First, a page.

Result-Effective-Ugh…a Bridge Too Far?

| April 25, 2024

Pfizer Inc. v. Sanofi Pasteur Inc.

Decided: March 5, 2024

Result-Effective Variable; Obviousness

Before LOURIE, BRYSON, and STARK, Circuit Judge. Opinion drafted by LOURIE.


Pfizer appealed to the Federal Circuit following rulings from five inter partes review proceedings petitioned by Sanofi challenging all claims of Pfizer’s U.S. Patent No. 9492559 (‘559 Patent). The ‘559 Patent claims immunogenic compositions comprising glycoconjugates of various Streptococcus pneumoniae serotypes for use in pneumococcal vaccines. Independent claim 1 is as follows (emphasize added):

  1. An immunogenic composition comprising a Streptococcus pneumoniae serotype 22F glycoconjugate, wherein the glycoconjugate has a molecular weight of between 1000 kDa and 12,500 kDa and comprises an isolated capsular polysaccharide from S. pneumoniae serotype 22F and a carrier protein, and wherein a ratio (w/w) of the polysaccharide to the carrier protein is between 0.4 and 2.

The Board instituted review based on each petition and issued final written decisions which, taken together, found all claims unpatentable. Pfizer raised four challenges on appeal. The first, which will be the only challenge discussed herein, alleged that the Board erred in determining that the ‘559 Patent was obvious based on prior art references PCT Patent Application Publication 2007/071711 (“GSK-711”) and U.S. Patent Application Publication 2011/0195086 (“Merck-086”).

The Board recognized that neither GSK-711 nor Merck-086 disclosed any molecular weight for a S. pneumoniae serotype 22F glycoconjugate, as required by claim 1 of the ’559 Patent, but nevertheless concluded that, based on the evidence of record, glycoconjugate molecular weight is a result-effective variable that a person of ordinary skill in the art would have been motivated to optimize to provide a conjugate having improved stability and good immune response. It is here that Pfizer argued the Board erred, because it is undisputed that the prior art does not disclose any molecular weight for the claimed serotype 22F glycoconjugate, there could be no presumption of obviousness. The CAFC disagreed.

The CAFC begin by stating that “the determination whether or not a claimed parameter is a result-effective variable is merely one aspect of a broader routine optimization analysis.”

The CAFC followed that “an overlap between a claimed range and a prior art range creates a presumption of obviousness that can be rebutted with evidence that the given parameter was not recognized as result-effective. See Genentech, Inc. v. Hospira, Inc., 946 F.3d 1333, 1341 (Fed. Cir. 2020) (citing E.I. DuPont, 904 F.3d at 1006); In re Applied Materials, Inc., 692 F.3d 1289, 1295 (Fed. Cir. 2012).” However, they emphasized that this “does not mean that the determination whether or not a variable is result-effective is only appropriate when there is such an overlap.” Rather that “a routine optimization analysis generally requires consideration whether a person of ordinary skill in the art would have been motivated, with a reasonable expectation of success, to bridge any gaps in the prior art to arrive at a claimed invention. Where that gap includes a parameter not necessarily disclosed in the prior art, it is not improper to consider whether or not it would have been recognized as result-effective. If so, then the optimization of that parameter is “normally obvious.” In re Antonie, 559 F.2d 618, 620 (CCPA 1977).”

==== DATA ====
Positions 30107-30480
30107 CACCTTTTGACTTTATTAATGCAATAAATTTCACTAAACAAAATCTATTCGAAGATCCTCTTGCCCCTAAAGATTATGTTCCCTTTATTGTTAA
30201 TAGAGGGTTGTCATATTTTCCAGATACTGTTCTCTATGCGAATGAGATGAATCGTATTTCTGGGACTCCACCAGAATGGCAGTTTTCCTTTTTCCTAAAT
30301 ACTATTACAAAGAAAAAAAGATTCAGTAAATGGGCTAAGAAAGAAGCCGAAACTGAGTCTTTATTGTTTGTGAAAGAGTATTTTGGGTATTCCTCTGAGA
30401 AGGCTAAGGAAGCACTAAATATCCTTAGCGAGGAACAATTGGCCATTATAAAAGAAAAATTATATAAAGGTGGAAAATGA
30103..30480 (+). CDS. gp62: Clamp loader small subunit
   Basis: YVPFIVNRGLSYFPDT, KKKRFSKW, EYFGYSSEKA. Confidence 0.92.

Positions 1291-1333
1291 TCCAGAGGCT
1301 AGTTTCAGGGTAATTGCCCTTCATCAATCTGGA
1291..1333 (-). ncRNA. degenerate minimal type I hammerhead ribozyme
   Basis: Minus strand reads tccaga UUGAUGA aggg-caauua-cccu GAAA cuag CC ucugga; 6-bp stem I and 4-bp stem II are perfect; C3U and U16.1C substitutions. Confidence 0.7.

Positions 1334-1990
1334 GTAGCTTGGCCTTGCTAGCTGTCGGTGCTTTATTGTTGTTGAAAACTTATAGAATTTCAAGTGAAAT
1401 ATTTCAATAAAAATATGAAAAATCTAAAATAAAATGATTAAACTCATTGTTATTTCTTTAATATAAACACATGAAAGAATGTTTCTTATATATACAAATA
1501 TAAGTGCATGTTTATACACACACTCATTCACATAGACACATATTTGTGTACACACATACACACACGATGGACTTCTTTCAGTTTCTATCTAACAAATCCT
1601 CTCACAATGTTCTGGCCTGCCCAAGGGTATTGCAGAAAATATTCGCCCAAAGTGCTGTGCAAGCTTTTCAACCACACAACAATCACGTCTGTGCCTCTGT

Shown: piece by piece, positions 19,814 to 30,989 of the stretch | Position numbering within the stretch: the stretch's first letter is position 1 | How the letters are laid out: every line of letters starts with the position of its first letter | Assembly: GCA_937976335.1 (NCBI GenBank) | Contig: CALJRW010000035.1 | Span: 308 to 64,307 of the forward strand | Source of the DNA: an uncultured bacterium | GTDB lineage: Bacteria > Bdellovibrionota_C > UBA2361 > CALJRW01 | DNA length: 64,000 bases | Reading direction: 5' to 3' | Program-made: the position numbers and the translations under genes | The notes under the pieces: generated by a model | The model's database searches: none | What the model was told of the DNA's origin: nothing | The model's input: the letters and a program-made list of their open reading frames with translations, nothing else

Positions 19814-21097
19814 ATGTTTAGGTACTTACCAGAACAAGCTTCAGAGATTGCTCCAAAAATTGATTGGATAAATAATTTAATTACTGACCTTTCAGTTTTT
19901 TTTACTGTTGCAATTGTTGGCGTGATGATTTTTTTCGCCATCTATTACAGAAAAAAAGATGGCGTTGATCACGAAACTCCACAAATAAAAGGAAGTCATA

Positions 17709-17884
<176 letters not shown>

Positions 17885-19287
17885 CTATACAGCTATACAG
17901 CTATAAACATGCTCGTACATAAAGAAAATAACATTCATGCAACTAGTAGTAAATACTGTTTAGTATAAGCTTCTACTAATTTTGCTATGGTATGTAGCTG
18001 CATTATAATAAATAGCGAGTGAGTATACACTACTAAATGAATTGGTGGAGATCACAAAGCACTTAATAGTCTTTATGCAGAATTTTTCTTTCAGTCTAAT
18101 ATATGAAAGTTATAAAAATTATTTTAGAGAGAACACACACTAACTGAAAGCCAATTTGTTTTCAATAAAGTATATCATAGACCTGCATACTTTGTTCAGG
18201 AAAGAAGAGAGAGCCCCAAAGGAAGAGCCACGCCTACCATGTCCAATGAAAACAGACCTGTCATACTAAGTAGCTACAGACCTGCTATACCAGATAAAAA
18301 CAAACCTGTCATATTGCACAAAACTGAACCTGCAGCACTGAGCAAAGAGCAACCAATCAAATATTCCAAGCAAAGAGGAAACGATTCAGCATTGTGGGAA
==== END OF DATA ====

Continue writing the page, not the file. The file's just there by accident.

Thus, the CAFC concluded that the Board did not err in considering, as part of its obviousness analysis, whether or not the claimed molecular weight of a S. pneumoniae serotype 22F glycoconjugate was a result-effective variable, dispute the cited references being silent thereon.

It was ultimately concluded that “substantial evidence supports the Board’s conclusion that the molecular weight recited in claim 1 would have been obvious over the references.” Such evidence included the fact that  GSK-711 gave the molecular weights for fourteen other S. pneumoniae serotype glycoconjugates, and that Expert Testimony showed that, at the time of the invention, conjugation techniques and conditions were routine such that a person of ordinary skill in the art would have understood the claimed molecular weight to be “typical of immunogenic conjugates.”


An argument against a Result-Effective Variable assertion may be weakened, even when the prior art is silent on said variable, if a PHOSITA can bridge the gaps in the teaching with a reasonable success based on the evidence overall. Thus, it may be necessary to demonstrate more than simply the variable not being recognized by the reference. That is, one may also have to show there is no reasonable expectation of success in said variable

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